Popular Culture || The Star Wars Toys Controversy

Watching YouTube for me leads to a recommendeds list filled with Star Wars videos. Lately there's been a trend of slating Star Wars toys, because they are not selling, because the sequel trilogy is terrible, and the toys are, too. I did some reading and discovered that, though these reasons may be a contributing factor, they aren’t entirely the reason: it all boils down to business.

If YouTubers are to be believed, it’s because of:

1. Poor quality of toys. Many of the movie tie-ins have basically been called pieces of drutash castings.
2. Lack of innovation. The Force Link brand, for example, contains tech that isn’t a new concept, and also does not perform well in practice.
3. The poor storytelling and character development in ‘The Force Awakens’ and ‘The Last Jedi’, even in ‘Rogue One’. Arguments include that Rey has no depth, for example, and that Disney is depending on her role as a ‘strong female character’ to inspire loyalty, or that Rose Tico is a whiner and no one would look up to her, (Many times they criticise the latter’s supposed lack of sexual attractiveness. Because, you know, that’s important in a toy.)
4. No one can invest in these characters because they don’t capture children’s and fan’s imaginations, nor are they compelling.
5. The movies are just so bad no one wants the toys.
6. The push for diversity and representation has hurt the franchise, because, you know, the original trilogy was super diverse.

Some of these reasons are the same for why fans (supposedly) dislike the new films: the push for representation and diversity, the introduction of social justice issues, poor storytelling and character development…

There are also many who say the films have ‘bastardised’ favourite legacy characters.

Now I’m not saying that some of these concerns aren’t valid for a lot of fans out there. Everyone is entitled to their own opinion. I just wanted to find out if these could be considered the 'business’ reasons for the supposed decline in Star Wars toy sales. It turns out there are a lot of environmental factors at play.

According to a Forbes report at the end of 2017, Star Wars toys were the top-selling brand in 2015 and 2016. It seems 2017 is where a snag came along. The article suggests that Toys'R'Us filing for bankruptcy could hold some blame. ‘Rogue One’ could also be to blame: it was a darker film, possibly not endorsed by a lot of parents as it resulted in the death of all the main characters, which may have made the toys less appealing to children (who wants to play with a dead hero, right?). This also meant that a lot of these toys were still hanging around, translating to poor retail orders by buyers who may not be Star Wars fans or aware of the different films at all. The toys were also not amazing, as there were some material issues making the figures’ faces less realistic. An AT-ACT Walker was released but was too pricey, meaning it’s likely Hasbro decided not to make any similar toys. Also, ‘The Force Awakens’, released in 2015, was the first Star Wars film in a decade, resulting in a lot of excitement and a lot of purchases, a purchase rate that certainly could not be maintained.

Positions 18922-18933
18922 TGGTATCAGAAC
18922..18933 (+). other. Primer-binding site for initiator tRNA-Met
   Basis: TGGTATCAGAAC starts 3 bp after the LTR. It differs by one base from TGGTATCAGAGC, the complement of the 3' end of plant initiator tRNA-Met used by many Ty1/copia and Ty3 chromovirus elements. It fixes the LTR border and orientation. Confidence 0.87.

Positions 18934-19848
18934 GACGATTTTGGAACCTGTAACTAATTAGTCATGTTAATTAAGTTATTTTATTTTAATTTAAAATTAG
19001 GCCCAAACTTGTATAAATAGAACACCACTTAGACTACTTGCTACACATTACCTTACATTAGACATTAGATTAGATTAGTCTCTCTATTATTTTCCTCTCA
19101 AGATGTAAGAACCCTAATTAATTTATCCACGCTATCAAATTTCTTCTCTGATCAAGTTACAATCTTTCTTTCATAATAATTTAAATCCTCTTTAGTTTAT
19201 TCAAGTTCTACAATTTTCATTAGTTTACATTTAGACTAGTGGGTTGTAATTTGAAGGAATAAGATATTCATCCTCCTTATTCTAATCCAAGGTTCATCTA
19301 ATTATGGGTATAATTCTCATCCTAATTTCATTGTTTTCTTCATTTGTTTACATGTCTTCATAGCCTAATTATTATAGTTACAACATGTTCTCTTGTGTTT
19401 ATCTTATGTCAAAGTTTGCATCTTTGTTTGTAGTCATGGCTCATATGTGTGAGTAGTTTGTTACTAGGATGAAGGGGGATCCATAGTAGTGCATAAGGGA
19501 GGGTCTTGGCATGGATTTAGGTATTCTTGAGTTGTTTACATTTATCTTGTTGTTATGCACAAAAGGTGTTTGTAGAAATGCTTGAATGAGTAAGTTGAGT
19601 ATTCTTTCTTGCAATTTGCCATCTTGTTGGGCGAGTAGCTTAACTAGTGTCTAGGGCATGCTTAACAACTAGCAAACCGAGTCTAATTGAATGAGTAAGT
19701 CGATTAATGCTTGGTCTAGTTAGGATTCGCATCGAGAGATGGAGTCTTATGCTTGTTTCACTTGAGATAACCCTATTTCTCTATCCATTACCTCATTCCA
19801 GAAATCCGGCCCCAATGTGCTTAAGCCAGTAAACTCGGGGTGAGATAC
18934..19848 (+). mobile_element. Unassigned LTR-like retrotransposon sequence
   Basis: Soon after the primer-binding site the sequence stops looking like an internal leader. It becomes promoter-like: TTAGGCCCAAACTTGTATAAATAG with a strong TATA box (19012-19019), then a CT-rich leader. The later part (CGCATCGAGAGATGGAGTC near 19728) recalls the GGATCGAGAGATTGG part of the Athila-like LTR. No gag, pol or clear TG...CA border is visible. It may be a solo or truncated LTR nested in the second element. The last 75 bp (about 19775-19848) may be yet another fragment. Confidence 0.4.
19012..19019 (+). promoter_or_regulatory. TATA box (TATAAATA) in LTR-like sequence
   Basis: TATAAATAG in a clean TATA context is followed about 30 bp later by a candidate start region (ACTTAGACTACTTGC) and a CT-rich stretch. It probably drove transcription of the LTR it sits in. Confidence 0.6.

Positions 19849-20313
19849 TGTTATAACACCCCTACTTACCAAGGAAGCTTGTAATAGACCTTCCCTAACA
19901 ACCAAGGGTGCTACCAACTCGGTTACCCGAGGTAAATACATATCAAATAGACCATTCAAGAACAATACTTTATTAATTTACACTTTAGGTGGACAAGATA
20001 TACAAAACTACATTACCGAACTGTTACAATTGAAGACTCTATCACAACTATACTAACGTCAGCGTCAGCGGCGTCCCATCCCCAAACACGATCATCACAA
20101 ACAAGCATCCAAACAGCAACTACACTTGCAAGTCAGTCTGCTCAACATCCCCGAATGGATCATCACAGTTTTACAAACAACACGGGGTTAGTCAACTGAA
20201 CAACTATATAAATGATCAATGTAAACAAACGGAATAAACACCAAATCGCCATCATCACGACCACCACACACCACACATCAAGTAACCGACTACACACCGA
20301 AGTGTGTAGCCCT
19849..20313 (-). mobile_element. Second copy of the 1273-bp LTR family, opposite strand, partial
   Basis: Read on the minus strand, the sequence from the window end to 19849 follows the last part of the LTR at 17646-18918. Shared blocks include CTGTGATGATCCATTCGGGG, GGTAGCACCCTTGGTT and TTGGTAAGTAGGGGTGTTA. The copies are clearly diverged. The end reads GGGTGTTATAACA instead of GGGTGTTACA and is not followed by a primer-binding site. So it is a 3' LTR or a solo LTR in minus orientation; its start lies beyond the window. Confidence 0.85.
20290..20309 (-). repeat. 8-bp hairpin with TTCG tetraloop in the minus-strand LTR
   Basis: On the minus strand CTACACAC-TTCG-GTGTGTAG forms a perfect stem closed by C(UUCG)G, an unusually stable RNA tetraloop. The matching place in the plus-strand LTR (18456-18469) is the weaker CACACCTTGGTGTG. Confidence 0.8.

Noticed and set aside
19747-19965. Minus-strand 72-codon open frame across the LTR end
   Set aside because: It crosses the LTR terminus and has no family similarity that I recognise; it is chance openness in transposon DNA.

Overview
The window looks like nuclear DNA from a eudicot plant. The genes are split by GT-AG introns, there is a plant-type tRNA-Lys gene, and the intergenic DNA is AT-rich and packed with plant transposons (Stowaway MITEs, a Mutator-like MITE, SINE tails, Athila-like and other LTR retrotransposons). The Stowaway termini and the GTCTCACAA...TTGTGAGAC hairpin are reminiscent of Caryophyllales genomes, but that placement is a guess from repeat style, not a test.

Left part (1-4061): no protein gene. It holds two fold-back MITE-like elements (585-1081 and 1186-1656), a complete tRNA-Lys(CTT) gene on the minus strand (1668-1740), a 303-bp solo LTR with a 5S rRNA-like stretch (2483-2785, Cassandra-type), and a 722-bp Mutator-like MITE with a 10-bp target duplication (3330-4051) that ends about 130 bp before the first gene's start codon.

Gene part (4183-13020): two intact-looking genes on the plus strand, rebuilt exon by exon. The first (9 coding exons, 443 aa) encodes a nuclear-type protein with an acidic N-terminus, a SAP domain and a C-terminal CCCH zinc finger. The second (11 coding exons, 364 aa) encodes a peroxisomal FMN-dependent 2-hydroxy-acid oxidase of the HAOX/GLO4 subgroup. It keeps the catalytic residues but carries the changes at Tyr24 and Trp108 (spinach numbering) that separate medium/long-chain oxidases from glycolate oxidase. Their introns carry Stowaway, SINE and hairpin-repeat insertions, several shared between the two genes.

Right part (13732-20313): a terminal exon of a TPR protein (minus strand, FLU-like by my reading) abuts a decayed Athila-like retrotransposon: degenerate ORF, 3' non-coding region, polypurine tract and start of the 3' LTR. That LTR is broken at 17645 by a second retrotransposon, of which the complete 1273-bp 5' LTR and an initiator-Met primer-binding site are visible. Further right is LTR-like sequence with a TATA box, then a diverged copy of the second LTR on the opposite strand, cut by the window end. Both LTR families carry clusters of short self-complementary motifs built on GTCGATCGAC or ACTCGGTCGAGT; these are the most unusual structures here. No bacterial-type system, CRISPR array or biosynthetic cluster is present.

It adds that the character design for ‘The Last Jedi’ vs ‘The Force Awakens’ sees the core group of characters wearing basically the same outfits, so there's not really any impetus to purchase a toy from the new film that looks the same as the one from the last film. The new ships and vehicles are also arguably too big to sell as figure toys (think of the Dreadnought and the Finaliser).

Another interesting problem is the spoiler issue. Disney is simply afraid of our spoiler-culture (I mean, we seriously can’t even wait for the next season of ‘Game of Thrones’ without someone leaking the script), which means toy designers have very little to work with ahead of a film’s release if the toy's design may reveal a potential plot point. Basically, it resulted in Finn being marketed as the lead for ‘The Force Awakens’, and no toys of Snoke or Luke Skywalker were available before the plot was common knowledge.

Meanwhile, Bloomberg reported that movie-tie-in toys were suffering across the board. Consumers are possibly just tired of all the memorabilia that can be had. Called it movie-tie-in-fatigue. Think of all the massive franchises currently in the mix: The Avengers, Justice League, at least two major Disney animations a year… and the list goes on. After all, we can’t all afford to purchase every single item from all our favourite fandoms. Bloomberg even says a problem may be that children are tuning in to YouTube, Netflix, and even social media for their entertaining fixes instead of actually playing with figures. Even movie attendance has dropped.

I would personally just like to add though: the toys are for children, first of all, so they aren’t going to match impossible collectors’ standards; the toys may be cheap to make them more accessible - not every child gets a lovely allowance, and if they do, they’re likely spending most of it on data; and, some people will never be happy.

The. End.

{Lead image credit: Facebook/StarWarsMovies}


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